“I believe that the more clearly we can focus our attension on the wonders and realities of the universe abour us, the less taste we shall have for destruction”
Rachel Carson, 1954
Several major shifts occurred in the 1950s and the 1960s which involved an awareness of the ties between environmental and social problems. The hydrogen bomb and nuclear testing had triggered a “ban-the-atomic-bomb” movement, intensified after the Lucky Dragon incident in 1954, in which the 23-man crew of a Japanese fishing vessel was exposed to radioactive fallout caused by the United States hydrogen bomb test on Bikini Atoll in the South Pacific.
It was difficult to ignore the post-war impact on the environment in the United States and Europe. As early as 1943 a thick smog trapped the residents of Los Angeles in an unhealthy shroud of air pollution that came to be known as Black Monday. A deadly smog hung over the Monongahela Valley in 1948, left twenty dead and six thousand people ill, mainly in the town of Donora, southeast of Pittsburgh. Perhaps the worst case of air pollution was that of London in 1952, when a deadly fog killed more than four thousand people.
At the same time, scientists began noticing something curious: nuclear explosions caused the gradual depletion of the ozone layer, which protects the Earth’s atmosphere. In his 1957 book Atomic Suicide, Walter Russell explains that with radioactive elements unleashed into our atmosphere, the human race is heading for catastrophe.
“The element of surprise which could delay the discovery of the great danger, and thus allow more plutonium piles to come into existence, is the fact that scientists are looking near the ground for fallout dangers. The greatest radioactive dangers are accumulating from eight to twelve miles up in the stratosphere. The upper atmosphere is already charged with death-dealing radioactivity, for which it has not yet sent us the bill. It is slowly coming and we will have to pay for it in another century, even if atomic energy plants ceased today.”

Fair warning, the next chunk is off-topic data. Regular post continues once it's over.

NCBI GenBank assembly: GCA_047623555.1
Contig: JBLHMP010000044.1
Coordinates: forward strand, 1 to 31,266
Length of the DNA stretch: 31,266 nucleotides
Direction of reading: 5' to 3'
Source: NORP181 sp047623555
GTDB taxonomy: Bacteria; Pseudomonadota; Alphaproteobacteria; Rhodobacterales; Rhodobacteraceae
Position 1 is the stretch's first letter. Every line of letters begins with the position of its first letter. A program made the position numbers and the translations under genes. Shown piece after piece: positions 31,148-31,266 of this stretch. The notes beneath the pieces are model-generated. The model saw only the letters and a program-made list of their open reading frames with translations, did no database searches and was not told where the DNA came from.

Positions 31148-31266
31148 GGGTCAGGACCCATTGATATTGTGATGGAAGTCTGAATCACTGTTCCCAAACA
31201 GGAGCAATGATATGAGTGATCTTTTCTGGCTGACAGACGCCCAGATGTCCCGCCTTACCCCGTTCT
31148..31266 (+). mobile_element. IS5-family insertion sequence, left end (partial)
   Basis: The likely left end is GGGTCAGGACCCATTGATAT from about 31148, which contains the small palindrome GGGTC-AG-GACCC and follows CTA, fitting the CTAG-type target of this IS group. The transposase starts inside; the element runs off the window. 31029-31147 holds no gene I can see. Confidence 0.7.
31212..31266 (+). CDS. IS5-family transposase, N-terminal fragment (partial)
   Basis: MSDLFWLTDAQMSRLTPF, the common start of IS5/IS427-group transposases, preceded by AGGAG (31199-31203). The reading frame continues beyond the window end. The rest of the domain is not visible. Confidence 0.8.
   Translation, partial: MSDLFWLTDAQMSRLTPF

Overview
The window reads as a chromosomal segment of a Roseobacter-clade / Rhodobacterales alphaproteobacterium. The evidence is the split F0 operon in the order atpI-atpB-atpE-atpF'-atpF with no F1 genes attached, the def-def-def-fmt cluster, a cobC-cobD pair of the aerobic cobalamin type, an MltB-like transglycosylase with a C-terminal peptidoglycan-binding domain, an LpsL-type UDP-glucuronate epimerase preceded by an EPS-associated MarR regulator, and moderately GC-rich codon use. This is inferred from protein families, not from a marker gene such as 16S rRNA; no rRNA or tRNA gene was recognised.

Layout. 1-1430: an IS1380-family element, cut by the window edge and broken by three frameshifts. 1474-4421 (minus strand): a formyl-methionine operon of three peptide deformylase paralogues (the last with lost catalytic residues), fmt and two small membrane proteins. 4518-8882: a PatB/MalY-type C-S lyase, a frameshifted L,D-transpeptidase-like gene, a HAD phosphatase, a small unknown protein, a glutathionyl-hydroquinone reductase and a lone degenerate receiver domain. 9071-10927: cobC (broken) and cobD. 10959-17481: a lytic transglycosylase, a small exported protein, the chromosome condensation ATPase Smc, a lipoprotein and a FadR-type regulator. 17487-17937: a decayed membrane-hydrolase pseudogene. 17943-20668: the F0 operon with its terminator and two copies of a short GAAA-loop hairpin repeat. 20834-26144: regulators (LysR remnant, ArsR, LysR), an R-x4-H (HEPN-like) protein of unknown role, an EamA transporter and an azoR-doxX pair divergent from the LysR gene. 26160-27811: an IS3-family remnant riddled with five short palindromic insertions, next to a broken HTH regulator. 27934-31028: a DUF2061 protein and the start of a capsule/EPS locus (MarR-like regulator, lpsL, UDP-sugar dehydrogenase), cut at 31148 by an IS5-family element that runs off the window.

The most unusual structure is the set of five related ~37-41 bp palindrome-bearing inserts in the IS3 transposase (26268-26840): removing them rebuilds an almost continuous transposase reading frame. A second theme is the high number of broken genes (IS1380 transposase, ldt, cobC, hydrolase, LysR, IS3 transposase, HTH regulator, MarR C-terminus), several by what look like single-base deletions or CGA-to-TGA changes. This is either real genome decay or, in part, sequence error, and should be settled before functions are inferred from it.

But it was another book that really widened the public awareness of environmental issues. In 1962, Rachel Carson, a soft spoken marine biologist and naturalist, published Silent Spring, a ground-breaking book that will revolutionise our relationship to the natural world.
Rachel Carson was already a respected and talented nature writer. She knew how to explain science to ordinary readers and she understood that only if she could make her readers fall in love with nature, the seas, the forests and the birds, only then, they will act to save them.
The subject of Carson’s book was human poisoning of the biosphere through the widespread deployment of synthetic chemicals aimed at pest and disease control, such as malaria, and especially DDT (dichlorodiphenyltrichloroethane) which was being used widely to control mosquitoes and others insects.
DDT, is the most powerful pesticide the world had ever known. Unlike most pesticides, whose effectiveness is limited to destroying one or two types of insects, DDT was capable of killing hundreds of different kinds at once. It was developed in 1939, by the chemist Paul Hermann Müller, who was looking for an insecticide to protect woollens against moths. Müller was awarded the Nobel Prize in Medicine.